Calcium can do much more than strengthen bones. The mineral is a critical nutrient for healthy tree growth, and new research shows that adding it to the soil helps reverse the decades-long decline of forests ailing from the effects of acid rain.
The paper, published today (Thursday, Sept. 19), in the journal Environmental Science and Technology (EST) Letters , and led by John Battles, professor of forest ecology at the University of California, Berkeley, also presents strong evidence that acid rain impairs forest health.
The paper reports on 15 years of data from an ongoing field experiment in the Hubbard Brook Experimental Forest in New Hampshire led by study co-author Charles Driscoll Jr., professor of environmental systems engineering at Syracuse University.
“It is generally accepted that acid rain harms trees, but the value of our study is that it proves the causal link between the chronic loss of soil calcium caused by decades of acid rain and its impact on tree growth,” said Battles. “The temporal and spatial scope of the study – 15 years and entire watersheds – is unique and makes the results convincing.”
The researchers reported that trees in the calcium-treated watershed produced 21 percent more wood and 11 percent more leaves than their counterparts in an adjacent control site. The iconic sugar maple – the source of maple syrup – was the tree species that responded most strongly to the restoration of calcium in the soil.
The research site, managed by the U.S. Forest Service, was targeted because of the declining growth rates and unexpected death of trees in the area. Previous measurements of the forest soil showed a 50 percent depletion of calcium.
Acid rain forms when sulfur dioxide and nitrogen oxides – gases produced from the burning of fossil fuels – react with water molecules in the air. The mountainous regions in the Northeast have thin soils that are already acidic, so they have limited ability to withstand the assaults of nutrient-dissolving acid rain. Moreover, watersheds along the eastern corridor of the United States had been exposed to more acid rain because of the greater number of coal-burning power plants in the region.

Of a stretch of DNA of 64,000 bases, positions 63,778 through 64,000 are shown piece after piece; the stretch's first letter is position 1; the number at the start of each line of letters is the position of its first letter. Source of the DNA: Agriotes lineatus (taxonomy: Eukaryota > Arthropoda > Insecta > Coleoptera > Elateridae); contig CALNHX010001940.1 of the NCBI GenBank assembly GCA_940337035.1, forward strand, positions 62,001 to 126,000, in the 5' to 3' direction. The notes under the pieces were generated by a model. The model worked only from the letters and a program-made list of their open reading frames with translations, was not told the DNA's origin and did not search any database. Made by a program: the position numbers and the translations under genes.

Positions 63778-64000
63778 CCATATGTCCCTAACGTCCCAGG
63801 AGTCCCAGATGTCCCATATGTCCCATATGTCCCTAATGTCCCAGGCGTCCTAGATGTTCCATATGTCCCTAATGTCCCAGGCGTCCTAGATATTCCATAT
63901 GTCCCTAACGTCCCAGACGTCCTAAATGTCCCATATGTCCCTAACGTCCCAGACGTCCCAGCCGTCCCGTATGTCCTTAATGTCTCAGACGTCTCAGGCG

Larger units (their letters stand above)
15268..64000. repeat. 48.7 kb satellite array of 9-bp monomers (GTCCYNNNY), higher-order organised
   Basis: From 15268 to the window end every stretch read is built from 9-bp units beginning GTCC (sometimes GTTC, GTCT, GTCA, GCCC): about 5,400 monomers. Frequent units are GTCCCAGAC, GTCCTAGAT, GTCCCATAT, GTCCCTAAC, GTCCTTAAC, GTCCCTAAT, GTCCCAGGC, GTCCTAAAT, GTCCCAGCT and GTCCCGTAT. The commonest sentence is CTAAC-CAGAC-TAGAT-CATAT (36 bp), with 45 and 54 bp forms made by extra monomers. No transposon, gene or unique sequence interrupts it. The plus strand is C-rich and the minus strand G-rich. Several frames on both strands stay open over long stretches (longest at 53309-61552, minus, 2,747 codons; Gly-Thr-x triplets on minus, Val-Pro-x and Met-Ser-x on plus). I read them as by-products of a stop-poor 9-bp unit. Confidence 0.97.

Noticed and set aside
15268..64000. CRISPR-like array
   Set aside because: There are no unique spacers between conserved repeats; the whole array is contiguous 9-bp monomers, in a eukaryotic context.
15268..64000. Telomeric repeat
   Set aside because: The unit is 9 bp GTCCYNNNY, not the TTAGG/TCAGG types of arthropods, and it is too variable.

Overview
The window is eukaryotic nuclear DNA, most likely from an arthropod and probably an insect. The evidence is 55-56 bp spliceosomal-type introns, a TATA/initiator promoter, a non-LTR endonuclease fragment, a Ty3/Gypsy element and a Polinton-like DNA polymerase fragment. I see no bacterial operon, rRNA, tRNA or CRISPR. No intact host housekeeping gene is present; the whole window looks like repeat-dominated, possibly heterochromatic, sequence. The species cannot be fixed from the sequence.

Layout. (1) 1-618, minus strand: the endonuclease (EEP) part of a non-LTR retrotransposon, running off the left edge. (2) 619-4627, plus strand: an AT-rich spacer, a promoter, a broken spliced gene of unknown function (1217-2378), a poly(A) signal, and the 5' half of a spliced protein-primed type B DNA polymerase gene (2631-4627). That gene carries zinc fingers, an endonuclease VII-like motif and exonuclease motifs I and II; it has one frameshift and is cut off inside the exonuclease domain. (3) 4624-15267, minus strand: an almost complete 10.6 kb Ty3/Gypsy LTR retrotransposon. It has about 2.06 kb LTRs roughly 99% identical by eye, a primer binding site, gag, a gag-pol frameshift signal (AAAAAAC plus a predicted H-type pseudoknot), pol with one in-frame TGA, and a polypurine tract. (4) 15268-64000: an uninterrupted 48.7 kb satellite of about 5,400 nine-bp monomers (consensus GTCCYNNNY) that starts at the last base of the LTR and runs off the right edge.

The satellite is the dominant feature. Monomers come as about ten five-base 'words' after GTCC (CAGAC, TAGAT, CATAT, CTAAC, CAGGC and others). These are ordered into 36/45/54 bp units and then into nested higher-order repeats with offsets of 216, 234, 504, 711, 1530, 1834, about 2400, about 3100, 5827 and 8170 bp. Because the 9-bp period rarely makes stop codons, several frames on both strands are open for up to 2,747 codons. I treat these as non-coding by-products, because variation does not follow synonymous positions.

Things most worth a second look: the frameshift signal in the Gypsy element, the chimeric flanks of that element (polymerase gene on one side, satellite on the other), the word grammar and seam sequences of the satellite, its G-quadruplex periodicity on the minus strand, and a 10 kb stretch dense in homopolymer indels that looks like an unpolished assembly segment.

The Clean Air Act of 1970 significantly reduced sulfur dioxide emissions, but decades of acid rain already had changed the soil chemistry of many sensitive regions, including the White Mountains of New Hampshire and the Adirondacks of New York.
For the Hubbard Brook study, a helicopter spread 40 tons of dry calcium pellets over a 29-acre watershed over several days in October 1999. The calcium was designed to slowly work its way into the watershed over many years.
“This was restoration, not fertilization,” said Battles. “We were only replacing what was lost.”
Researchers monitored the forest over the next 15 years, comparing the treatment area with an adjacent watershed that had the same characteristics, but did not get the added calcium.
“The treatment increased the forest’s resilience to major disturbances,” said Battles. “The trees in the calcium-treated watershed were able to recover faster from a severe ice storm that hit the region in 1998.”
“This study has important implications that go well beyond the forests of the northeastern United States,” said Dave Schindler, a professor of ecology at the University of Alberta in Canada who was not part of this research. “Similar depletion of soil nutrients by acid precipitation has occurred in much of eastern Canada and Europe. This long-term study indicates that the calcium problem can be reversed, and that is heartening.”
Both Schindler and Battles noted that the high cost of adding calcium to the soil would likely limit its use to targeted watersheds rather than as a treatment for vast areas of affected forests.
“Prevention is always preferable, and with our study’s clear evidence that acid rain is hurting forests, other countries will hopefully be motivated to intervene sooner by implementing air pollution standards to reduce emissions,” said Battles.
Funding from the National Science Foundation helped support this research.